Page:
Pistoia 118

Sala lettura

Direttore DEU Dr.ssa Ione Niccolai
Direttore Centrale Operativa
118 Dr. Piero Paolini
Viceresponsabile 118 Dr. Luca Rosso
Capo sala 118 Lori Cecchi



J Emerg Med 2001 Nov;21(4):381-6

Should transient loss of consciousness in blunt head trauma be a pre-hospital trauma triage criterion?


Horowitz BZ, Earle OJ.

Oregon Health Sciences University, Department of Emergency Medicine, Portland, Oregon 97201, USA.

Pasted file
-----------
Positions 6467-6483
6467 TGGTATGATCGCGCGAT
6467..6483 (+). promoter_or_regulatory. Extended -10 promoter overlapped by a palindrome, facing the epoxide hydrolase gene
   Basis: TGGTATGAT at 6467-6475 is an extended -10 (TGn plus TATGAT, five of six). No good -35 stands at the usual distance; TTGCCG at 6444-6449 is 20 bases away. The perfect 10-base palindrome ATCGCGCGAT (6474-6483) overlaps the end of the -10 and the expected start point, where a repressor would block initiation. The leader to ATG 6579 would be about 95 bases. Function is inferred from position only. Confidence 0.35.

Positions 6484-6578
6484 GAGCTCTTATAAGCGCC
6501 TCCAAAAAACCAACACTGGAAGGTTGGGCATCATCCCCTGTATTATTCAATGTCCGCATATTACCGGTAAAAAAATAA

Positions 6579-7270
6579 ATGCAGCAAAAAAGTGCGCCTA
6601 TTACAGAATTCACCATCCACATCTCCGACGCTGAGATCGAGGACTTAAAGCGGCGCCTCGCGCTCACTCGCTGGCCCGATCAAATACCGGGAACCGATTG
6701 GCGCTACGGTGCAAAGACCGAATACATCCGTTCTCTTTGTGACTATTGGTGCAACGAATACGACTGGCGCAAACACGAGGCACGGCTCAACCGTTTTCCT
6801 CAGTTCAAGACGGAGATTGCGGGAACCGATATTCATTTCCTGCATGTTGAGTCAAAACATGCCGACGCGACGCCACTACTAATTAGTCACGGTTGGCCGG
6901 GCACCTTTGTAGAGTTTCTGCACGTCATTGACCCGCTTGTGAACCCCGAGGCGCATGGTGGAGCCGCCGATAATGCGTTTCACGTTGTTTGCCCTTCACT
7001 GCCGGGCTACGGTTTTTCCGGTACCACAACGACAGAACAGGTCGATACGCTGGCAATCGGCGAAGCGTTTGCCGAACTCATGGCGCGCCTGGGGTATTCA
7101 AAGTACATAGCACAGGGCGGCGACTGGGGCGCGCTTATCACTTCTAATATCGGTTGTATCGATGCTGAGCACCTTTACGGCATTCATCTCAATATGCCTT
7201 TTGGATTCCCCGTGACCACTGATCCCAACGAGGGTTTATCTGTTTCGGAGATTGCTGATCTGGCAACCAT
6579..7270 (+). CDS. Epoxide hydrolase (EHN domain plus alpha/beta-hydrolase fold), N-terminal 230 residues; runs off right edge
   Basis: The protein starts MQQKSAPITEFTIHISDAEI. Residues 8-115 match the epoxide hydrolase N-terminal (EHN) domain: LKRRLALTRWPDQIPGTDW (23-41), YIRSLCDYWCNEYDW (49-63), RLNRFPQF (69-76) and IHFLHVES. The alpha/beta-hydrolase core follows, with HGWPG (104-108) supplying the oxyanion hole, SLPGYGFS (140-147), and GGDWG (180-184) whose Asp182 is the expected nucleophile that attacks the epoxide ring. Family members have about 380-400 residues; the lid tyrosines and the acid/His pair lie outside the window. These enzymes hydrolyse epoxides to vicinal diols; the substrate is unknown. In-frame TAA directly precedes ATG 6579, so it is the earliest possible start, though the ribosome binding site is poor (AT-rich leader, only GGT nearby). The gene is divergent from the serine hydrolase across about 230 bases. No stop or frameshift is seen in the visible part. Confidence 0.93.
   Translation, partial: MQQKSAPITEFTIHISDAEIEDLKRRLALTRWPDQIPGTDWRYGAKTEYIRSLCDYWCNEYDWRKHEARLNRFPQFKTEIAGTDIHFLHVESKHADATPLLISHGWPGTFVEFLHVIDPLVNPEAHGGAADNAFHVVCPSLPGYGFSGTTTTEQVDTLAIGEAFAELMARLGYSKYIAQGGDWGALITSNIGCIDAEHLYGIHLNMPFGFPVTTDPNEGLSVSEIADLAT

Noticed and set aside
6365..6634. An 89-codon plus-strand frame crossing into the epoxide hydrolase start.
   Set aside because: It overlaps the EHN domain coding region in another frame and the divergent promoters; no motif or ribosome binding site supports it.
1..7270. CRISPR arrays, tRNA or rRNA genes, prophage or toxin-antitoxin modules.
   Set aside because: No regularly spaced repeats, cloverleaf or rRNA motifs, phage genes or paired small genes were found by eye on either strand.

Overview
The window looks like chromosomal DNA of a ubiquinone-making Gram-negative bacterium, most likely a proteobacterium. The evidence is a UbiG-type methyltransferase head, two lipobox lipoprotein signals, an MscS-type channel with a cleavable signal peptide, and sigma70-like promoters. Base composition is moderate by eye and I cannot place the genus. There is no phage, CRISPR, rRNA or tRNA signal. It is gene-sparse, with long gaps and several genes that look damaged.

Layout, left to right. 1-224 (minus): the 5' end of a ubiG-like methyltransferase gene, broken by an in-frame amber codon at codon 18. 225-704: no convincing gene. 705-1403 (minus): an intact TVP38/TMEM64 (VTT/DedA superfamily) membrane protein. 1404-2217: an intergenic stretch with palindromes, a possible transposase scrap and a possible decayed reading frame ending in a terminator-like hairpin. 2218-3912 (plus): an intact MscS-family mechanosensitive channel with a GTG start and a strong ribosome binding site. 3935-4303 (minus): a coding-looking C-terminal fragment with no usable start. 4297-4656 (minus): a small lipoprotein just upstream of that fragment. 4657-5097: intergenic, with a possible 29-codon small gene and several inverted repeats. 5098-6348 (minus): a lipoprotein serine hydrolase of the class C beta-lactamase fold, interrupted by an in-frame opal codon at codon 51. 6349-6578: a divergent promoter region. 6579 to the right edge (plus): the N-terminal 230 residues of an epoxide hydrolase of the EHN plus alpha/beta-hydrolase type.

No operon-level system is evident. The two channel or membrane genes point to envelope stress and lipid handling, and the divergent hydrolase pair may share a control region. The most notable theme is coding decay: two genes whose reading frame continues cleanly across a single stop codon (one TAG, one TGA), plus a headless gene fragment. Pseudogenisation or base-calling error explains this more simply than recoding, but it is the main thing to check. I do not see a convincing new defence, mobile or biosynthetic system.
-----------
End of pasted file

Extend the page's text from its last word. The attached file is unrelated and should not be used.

The objective of this study was to evaluate pre-hospital triage of patients with an isolated brief loss of consciousness (LOC) to a regional trauma center (RTC). Data from a 6-month period were retrospectively reviewed from an existing pre-hospital data collection set. Patients were included if either they or a witness claimed a LOC, but they had regained consciousness to at least a Glasgow Coma Score (GCS) > 13 by the time the paramedics arrived. Endpoints for need for trauma center services included positive head computed tomography (CT) scan, the occurrence of emergency non-orthopedic surgery in < 6 h, admission to a surgical intensive care unit (ICU), or a length of stay (LOS) greater than 3 days for surgical evaluation. There were 655 complete records available for 275 cases of vehicular trauma and 380 cases of non-vehicular trauma. There were 170 (62%) patients in the vehicular group, and 287 (76%) in the non-vehicular group evaluated in the emergency department and discharged. In the vehicular group, only one (0.4%) patient required operative intervention in less than 6 h, three (1.1%) had a positive head CT scan, 10 (3.6%) were admitted to a surgical ICU, and four (1.5%) had a LOS > 3 days. In the non-vehicular trauma group, only one (0.3%) had surgery in < 6 h, eight (2.1%) had a positive CT scan, six (1.6%) were admitted to a surgical ICU or had a LOS > 3 days. Overall, 19 (2.9%, CI 0.018-0.045) patients met any one of the end-point criteria for trauma center utilization; however, only one patient (0.2% CI < 0.0001-0.008) required immediate neurosurgical intervention. Transient LOC, in the absence of any other American College of Surgeons (ACS) trauma triage criteria, triaged 97% of patients to a trauma center, who did not require trauma center services based on our criteria



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